Criticism of Moltmann's Theological Method
Is Moltmann 'picking and choosing' his way through the Bible? Critics of Moltmann suggest that his method for interpreting the bible is 'naïve' and 'à la carte', meaning that Moltmann rejects the inconvenient portions of the Bible that do not align with his presuppositions, and that he only accepts the convenient portions of the Bible that affirms what he already believes. Moltmann responds that his method (especially in his earlier books) may be justified on the basis that it is the same as that of Karl Barth and Basil the Great. Moltmann also says the he was disillusioned by German liberalism, and that he always felt most home in the Bible, especially Luther's Bible, and that his thinking is entirely based in the Bible, especially Luther's Bible, and he is not importing a foreign theological agenda into the Bible. Moltmann defends himself against this criticism as follows:
Other people have ironically criticized my use of the Bible as a 'use à la carte', although it is no different in principle from the way Karl Barth or Basil the Great used Scripture—except in the deficiency of my biblical knowledge. In Theology of Hope (1964; ET 1967) I was still able to pick up the Old and New Testament exegesis of Gerhard von Rad and Ernst Käsemann with which I was familiar. But then, sometime in the 1970s, the exegetical discussion became hazy and confused for me, and the hermeneutic discussion even more. I found it more of a hindrance in listening to the biblical texts. In Germany, historical and theological exegesis parted company. Historical criticism disappeared almost entirely. Finding myself at a loss, I then doubtless developed my own post-critical and 'naive' relationship to the biblical writings, and tried to find my own way through the texts. As I did so, I discovered how much at home I felt in the Bible, and how gladly I let myself be stimulated to my own thinking by different texts. For the quotations I have more and more kept to the Luther Bible that the German people became literate, and because the Luther Bible put a profound impress on language of German culture from Lessing and Goethe to Thomas Mann and Berr Brecht, from Kant and Hegel to Nietzsche and Heidegger. 
What I appreciate about Moltmann's method, is that he's willing to admit that there contradictions and errors in the Bible (not merely 'Bible Difficulties' awaiting to be resolved by new manuscript evidence.) When he encounters two conflicting verses, Moltmann admits that a 'theological conclusion' is required to determine the 'matter of scripture' in each case. Others who claim the contradictions are merely "biblical difficulties" often resort to absurd harmonizations in order to evade admitting the problem, and at times, these harmonizations may result into harmful theological doctrines like "Biblical Patriarchy". Also, the harmonizing is an hermeneutical method that has a tendency to conflate theological conclusions with the Biblical text as well.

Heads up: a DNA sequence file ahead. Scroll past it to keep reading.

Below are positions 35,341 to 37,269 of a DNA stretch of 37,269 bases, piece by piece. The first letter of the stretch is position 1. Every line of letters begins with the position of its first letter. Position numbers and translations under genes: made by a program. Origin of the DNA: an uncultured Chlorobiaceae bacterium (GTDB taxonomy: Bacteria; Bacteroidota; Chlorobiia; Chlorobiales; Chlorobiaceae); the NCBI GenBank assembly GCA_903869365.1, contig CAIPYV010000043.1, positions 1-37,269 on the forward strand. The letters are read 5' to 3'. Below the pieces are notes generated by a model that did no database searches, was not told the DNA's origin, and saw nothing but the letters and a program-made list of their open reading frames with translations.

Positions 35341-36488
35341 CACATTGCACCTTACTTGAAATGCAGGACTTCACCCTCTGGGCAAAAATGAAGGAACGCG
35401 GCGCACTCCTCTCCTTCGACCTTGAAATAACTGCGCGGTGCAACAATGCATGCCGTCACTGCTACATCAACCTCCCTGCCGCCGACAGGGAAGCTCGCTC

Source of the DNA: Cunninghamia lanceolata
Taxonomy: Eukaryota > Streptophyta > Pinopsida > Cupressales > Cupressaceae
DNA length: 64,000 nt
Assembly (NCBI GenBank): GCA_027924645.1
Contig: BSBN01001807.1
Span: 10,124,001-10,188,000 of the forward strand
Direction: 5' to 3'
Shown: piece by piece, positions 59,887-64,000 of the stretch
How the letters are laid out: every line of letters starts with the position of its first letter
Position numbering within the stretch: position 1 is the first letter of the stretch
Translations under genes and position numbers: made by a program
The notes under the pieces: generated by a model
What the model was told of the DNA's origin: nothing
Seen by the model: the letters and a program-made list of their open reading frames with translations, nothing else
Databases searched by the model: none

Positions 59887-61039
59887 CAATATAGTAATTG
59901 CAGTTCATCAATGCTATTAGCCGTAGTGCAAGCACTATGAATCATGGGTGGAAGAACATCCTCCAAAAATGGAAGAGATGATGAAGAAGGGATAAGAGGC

For the church to be given independent status over against 'the matter of scripture' is a position found throughout church history. For a long time the laity was forbidden to read the scriptures without the guidance of a priest of the church, because the Bible is a book with 'dangerous reminders' for the rulers. When the church put together the canon, it selected from a wealth of Christian writings and traditions according to certain viewpoints. According to their avowed intention (intentio recta) these viewpoints were related to the matter of scripture, but in their veiled intention (intentio obliqua) they at the same time asserted ecclesiastical domination and male supremacy. . . .
The point at issue now is no longer the relationship between scripture and the church; here we are dealing with altered and additional 'holy scriptures'. . . . Hitherto only the androcentric and misogynous 'texts of terror' in the Bible were criticized, and that rightly so; for the myth in Genesis 3 about the Fall brought about by the serpent and the woman (to take one example) was already falsely interpreted in 1 Tim 2:11-15 as a justification for the repression of the woman: the woman was created second and was the first to fall into sin, so she ought to keep silent, and 'will be saved' by bearing children. But any such interpretation is false, being in contradiction to 'the matter of scripture' and to Christian experience in the Spirit. 
Moltmann once said that talking about theological method is like "clearing ones' throat, but if you do it too long, then people will leave." Refining our hermeneutical method is arduous but rewarding, especially when we imitate the methods of great theologians like Jürgen Moltmann. Moltmann's hermeneutical method for determining the 'matter of Scripture' within the Bible using material criticism is a productive method to following, to help us understand the Bible when we read it and interpret it. I somewhat agree with the criticisms of Moltmann's method, that it may allow our subjectivity to bias our reading of the Bible, but then again, everyone has rose colored glasses through which we see the world, and these bias lenses may not be removed.
Moltmann's theological method has been very productive for providing new systematic contributions (especially in his seven part series). Refining our hermeneutic is necessary, since all Christians are theologians, in order to better understand the Bible when we read and interpret it. Although Moltmann protests against "Fortress Theology", those summas have been very important to the Church's understanding of the Bible, and I believe that the methods of Karl Barth, Thomas, and others should also be analyzed. Here and now, anyone who takes up Moltmann as a guide, will be greatly aided by following his hermeneutical method for determining the 'matter of Scripture'.
[^Header Image] "Luther's Bible" By Torsten Schleese [Public domain], via Wikimedia Commons
[^1] Moltmann, Jürgen. Experiences in Theology: Ways and Forms of Christian Theology. Trans. Margaret Kohl. Minneapolis, MN: Fortress, 2000. 136. Print.
[^2] Ibid. 136.
[^3] Ibid. Preface. xxi-xxii.
[^4] Ibid. Preface. xx.
[^5] Ibid. Preface. xx.
[^6] Ibid. 136-7.
Related: Church Dogmatics, hermeneutics, Jürgen Moltmann, Karl Barth, Martin Luther, material criticism, matter of Scripture, Sachkritik, Summa Theologica, Thomas Aquinas